A study of the bone chemistry of fossil herbivores from this site had an unexpected result.  All the herbivores living in this region then ate C-3 (carbon 3) vegetation–trees, shrubs, and some herbs.  Even species such as mammoths, bison, and horses that predominately subsisted on C-4 vegetation (grass) elsewhere were restricted to a diet of twigs, leaves, bark, and herbs here.  This is considered evidence that prairies were absent from this particular region during this time period.  The authors of this study admit their findings weren’t sufficient evidence to make any conclusions about megafauna extinctions.  Yet, they suggested competition between grazers and browsers for the same resources may have caused megafaunal extinctions.  I disagree with this conjecture.  Instead, I think their findings are strong evidence against climate change as a cause of megafaunal extinctions because the study shows these animals were not picky eaters and could adapt well to changing environmental conditions.

Humans apparently killed, butchered, cooked, and ate a mastodon at Saltville 17,000 years ago.  Archaeologists found cut marks on a mastodon’s bones as well as congealed grease that could only be the result of cooking.  They also found heat-cracked rocks used in the cooking process.  Pre-Clovis artifacts found associated with the mastodon bones include 2 sandstone knives, a chert blade made out of rock transported from some distance away, and flakes (debitage) from tool-making.  The site was occupied 3 times prior to the Clovis era.  The most recent pre-Clovis horizon dates to about 15,000 years ago and includes a midden containing hundreds of shells from giant floater clams.  This species of freshwater mussel grows to 10 inches long and used to be abundant in North American waters before modern day pollution and river damming.

giant floater, Pyganodon grandis

Giant floater clam (Pyganodon grandis).  I’ve never eaten a freshwater mussel, but they smell like delicious oysters.

Saltville is not a new site.  Thomas Jefferson knew about fossils found here.  Scientists have been excavating fossils off and on here for over 200 years.  A team from East Tennessee State completed the most recent excavation this year.  They visited local amateur fossil collectors to examine their specimens, and they are surveying caves in the nearby mountains in the hopes of finding more fossils to help piece together the regional late Pleistocene ecology.  We haven’t heard the last about this site.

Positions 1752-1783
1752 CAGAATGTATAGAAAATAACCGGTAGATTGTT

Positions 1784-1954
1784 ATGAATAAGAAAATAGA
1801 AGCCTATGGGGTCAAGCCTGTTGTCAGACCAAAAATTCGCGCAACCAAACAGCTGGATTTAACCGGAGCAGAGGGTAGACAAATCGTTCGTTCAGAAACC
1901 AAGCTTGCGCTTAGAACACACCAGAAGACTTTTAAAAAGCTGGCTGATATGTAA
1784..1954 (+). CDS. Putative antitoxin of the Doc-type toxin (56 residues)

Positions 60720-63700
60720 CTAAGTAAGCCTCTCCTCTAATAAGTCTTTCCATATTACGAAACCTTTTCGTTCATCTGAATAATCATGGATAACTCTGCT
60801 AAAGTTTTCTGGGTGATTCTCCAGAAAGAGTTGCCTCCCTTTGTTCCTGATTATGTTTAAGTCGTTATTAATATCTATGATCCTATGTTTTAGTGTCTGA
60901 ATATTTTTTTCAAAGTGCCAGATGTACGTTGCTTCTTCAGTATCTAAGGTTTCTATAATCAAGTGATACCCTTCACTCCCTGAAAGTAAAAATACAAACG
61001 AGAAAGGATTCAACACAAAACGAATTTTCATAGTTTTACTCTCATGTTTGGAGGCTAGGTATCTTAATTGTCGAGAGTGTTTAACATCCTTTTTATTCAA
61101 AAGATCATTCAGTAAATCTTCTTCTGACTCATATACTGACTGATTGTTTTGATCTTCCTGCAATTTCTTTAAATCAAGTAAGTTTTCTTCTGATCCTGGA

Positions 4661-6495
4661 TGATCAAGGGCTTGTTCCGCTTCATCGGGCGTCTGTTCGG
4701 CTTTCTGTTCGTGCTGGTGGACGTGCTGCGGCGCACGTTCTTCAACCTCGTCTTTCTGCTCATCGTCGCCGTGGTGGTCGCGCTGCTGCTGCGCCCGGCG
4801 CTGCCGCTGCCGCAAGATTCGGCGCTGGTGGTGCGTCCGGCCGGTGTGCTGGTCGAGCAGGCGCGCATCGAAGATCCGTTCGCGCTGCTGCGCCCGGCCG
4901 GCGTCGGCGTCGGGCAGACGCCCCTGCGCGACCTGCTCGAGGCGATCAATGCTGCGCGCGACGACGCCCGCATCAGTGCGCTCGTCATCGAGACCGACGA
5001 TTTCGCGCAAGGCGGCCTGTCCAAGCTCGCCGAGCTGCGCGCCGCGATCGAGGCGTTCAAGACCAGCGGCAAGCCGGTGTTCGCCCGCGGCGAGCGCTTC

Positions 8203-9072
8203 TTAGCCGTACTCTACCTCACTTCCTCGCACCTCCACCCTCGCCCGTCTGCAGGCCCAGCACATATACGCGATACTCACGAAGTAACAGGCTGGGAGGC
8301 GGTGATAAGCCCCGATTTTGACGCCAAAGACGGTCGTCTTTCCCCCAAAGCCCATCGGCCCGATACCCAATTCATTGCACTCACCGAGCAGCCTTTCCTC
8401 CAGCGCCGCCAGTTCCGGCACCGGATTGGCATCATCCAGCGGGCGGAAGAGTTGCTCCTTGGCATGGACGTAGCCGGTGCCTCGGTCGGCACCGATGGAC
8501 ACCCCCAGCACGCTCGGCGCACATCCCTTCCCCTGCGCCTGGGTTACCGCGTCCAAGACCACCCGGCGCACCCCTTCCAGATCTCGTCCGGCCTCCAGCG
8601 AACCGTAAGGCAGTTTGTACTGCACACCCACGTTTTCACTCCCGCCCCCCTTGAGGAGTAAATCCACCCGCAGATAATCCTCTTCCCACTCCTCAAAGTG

References:

France, Christine; et. al.

“Carbon and Nitrogen Isotopic Analysis of Pleistocene Mammals from the Saltville Quarry (Virginia USA): Implications for Trophic Relationships”

Paleogeography, Paleoclimatology, Paleoecology 249 2007

Schubert, Blaine; and Steven Wallace

“Late Pleistocene Giant Short-Faced Bears, Mammoths, and Large Carcass Scavenging in the Saltville Valley of Virginia, USA”

Boreas 38 (3) August 2009

Pleistocene Bears of Southeastern North America

March 10, 2011

Nothing demonstrates wilderness more than a robust population of free roaming bears.  During the Pleistocene before people were around to kill them and destroy their habitat, there must have been tens of thousands of bears living within the boundaries of what today is Georgia.  It’s possible that 5 different species could have been found here in the same time span, though we can be more sure there were at least 3 sharing the same range.  Today, only 1 species of bear resides in Georgia–an estimated 5100 black bears still roam the mountains, the Okefenokee Swamp, the Altamaha and Ocmulgee river bottoms, and Houston County.  Occasional stragglers leave these last strongholds and raid urban dumpsters and suburban bird feeders, but these occurrences are rare.  One study of Georgia bears determined that suitable habitat can support 1 bear for every 3 square kilometers.  That means ideally, Pleistocene Georgia hosted a population of 30,000-40,000 bears.  (*Georgia is about 60,000 square miles. 1.86 square miles =3 square kilimeters.  Moreover, during stadials Georgia’s land mass increased by about 10,000 square miles due to the fall in sea level.)